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SmallBusiness.com Guide to Business Computer and Tech Security
September 18, 2017 SmallBusiness.com
by SmallBusiness.com in Security
Small Business Checklist for Responding to the Equifax Security Breach | 2017

Also included, information from the U.S. Federal Trade Commission regarding the Equifax breach.


At the bottom of this post, see Experian breach information
provided by the U.S. Federal Trade Commission.


What you should do in response to the Equifax breach

While it can be filed under the tab, “too little, too late,” Equifax is offering a number of services for free to people, including credit monitoring. You can find information from Equifax at the website EquifaxSecurity2017.com.  (Equifax originally indicated that taking part in the credit monitoring service would require consumers to drop any potential legal actions on the part of consumers. That clause was dropped after massive push-back by consumers and government agencies.)

1. Find out if your information is potentially at risk

Equifax has set up a website that allows consumers to determine if their information was potentially compromised. Click on the tab labeled Potential Impact. (Everyone we have asked has said they received the “potentially compromise” message.)

2. Sign up for credit monitoring

Equifax said it will provide free credit monitoring to all U.S. consumers, regardless of whether their information was potentially compromised. Since the service is free and it’s relatively easy to sign up, it appears to be a wise precaution, even if it’s a nuisance.

According to Consumer Reports, there are five services under the Equifax monitoring service, branded TrustedIDPremier.

  1. Getting a copy of your Equifax credit report.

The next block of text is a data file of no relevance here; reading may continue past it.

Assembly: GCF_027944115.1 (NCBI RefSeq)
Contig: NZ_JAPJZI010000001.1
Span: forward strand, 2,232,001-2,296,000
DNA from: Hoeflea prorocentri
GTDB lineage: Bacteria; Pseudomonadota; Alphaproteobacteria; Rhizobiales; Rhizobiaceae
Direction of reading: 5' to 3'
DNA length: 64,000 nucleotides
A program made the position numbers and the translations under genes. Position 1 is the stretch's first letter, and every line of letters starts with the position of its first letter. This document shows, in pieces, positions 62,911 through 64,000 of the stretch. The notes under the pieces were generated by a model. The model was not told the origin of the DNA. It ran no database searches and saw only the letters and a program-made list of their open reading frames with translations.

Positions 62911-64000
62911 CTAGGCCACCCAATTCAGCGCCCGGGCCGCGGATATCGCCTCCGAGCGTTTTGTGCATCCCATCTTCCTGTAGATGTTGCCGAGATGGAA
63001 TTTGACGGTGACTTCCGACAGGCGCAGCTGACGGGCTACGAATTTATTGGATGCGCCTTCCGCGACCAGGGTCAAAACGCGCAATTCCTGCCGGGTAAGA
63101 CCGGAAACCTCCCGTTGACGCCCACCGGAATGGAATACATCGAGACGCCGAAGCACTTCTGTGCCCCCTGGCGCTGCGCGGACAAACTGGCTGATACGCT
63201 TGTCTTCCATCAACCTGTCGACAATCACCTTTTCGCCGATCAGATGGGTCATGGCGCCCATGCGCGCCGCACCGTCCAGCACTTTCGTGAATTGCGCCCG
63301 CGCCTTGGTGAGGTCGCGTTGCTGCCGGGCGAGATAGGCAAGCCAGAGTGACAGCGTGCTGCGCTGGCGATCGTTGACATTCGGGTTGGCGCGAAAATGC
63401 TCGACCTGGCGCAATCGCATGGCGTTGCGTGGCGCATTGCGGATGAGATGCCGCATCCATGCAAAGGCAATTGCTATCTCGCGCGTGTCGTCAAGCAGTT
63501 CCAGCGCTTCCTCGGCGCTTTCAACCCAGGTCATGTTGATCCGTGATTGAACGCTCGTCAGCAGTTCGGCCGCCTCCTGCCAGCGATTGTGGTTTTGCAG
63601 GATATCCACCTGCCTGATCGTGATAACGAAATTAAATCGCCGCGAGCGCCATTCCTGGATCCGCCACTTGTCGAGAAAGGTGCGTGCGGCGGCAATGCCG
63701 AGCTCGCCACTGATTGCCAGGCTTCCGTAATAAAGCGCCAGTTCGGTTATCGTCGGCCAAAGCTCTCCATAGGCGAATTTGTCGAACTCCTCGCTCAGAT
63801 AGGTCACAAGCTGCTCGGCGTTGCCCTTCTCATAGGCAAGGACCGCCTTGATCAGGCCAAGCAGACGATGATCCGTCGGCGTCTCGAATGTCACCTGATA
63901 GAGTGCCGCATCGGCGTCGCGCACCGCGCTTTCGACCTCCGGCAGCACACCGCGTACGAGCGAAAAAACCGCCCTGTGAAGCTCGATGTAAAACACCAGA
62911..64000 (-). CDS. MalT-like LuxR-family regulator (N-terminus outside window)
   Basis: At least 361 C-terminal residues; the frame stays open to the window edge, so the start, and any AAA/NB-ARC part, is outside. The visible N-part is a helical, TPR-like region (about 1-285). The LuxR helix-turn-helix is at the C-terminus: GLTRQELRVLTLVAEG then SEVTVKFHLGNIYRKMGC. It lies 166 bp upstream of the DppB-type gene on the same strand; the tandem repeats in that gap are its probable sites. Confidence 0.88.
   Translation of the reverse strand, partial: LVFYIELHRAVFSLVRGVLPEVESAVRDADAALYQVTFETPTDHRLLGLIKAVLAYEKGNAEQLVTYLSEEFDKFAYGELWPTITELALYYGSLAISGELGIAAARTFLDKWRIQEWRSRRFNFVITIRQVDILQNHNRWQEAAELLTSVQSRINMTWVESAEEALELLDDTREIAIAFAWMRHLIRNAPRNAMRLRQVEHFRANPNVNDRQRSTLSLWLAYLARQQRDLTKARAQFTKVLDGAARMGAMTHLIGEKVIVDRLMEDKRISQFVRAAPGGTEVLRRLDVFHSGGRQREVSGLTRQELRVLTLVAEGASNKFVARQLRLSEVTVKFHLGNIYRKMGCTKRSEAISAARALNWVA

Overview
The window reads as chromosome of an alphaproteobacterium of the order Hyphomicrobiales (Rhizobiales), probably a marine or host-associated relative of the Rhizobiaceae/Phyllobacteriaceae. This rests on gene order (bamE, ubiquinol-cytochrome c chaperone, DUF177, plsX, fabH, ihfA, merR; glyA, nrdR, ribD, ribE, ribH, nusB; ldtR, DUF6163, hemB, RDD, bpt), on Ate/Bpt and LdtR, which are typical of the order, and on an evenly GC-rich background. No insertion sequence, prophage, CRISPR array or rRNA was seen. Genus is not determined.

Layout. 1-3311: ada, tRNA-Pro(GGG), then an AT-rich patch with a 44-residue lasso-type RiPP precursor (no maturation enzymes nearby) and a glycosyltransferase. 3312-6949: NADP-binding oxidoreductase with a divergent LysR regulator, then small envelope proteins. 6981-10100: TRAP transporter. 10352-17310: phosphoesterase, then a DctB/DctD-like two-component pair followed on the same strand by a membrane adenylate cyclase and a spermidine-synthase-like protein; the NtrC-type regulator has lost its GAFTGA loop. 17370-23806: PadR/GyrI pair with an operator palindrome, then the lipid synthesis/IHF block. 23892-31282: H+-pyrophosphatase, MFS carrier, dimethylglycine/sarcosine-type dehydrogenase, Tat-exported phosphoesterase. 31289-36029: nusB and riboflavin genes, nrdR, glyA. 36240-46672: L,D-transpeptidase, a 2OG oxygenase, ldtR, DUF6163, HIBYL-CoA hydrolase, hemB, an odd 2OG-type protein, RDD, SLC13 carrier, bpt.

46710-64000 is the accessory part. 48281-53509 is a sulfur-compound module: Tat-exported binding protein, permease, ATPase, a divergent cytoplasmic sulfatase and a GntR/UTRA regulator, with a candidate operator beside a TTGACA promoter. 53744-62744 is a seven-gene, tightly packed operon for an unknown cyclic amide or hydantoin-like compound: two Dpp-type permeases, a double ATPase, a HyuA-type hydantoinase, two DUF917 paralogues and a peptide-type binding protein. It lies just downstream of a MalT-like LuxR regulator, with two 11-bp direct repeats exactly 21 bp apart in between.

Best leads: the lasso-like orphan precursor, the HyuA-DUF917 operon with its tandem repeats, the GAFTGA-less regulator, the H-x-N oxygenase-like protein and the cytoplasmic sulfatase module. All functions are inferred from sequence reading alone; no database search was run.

2. Credit monitoring and automated alerts of key changes to your credit report on any of the three major credit reporting agencies: Equifax, Experian, and Trans Union.
  3. Scans suspicious websites for your Social Security number
  4. Up to $1 million worth of identity theft insurance to pay for out-of-pocket expenses if you’re a victim of identity theft
  5. The ability to put a freeze on your credit report.

3. Freeze your credit report

Take advantage of the ability to freeze your credit report. Freezing goes a step further than credit card monitoring and will prevent anyone from taking out a loan or a credit card in your name. Freezing your credit file is a good starting point if you think you have been affected. Be sure to strengthen your PIN. You can thaw your freeze every time you want to apply for new credit by using a personal identification number that the companies give you, which you absolutely should not lose, according to NYTimes.com reporter Ron Lieber.

4. Check Your Accounts

Even if you follow all these steps, you’ll still have to continue to monitor your own accounts for fraudulent activity, indefinitely. While there are fee-based ways to do this constantly, a less time-consuming and anxiety-provoking alternative is to check your credit reports for free every four months at annualcreditreport.com.

Beyond Equifax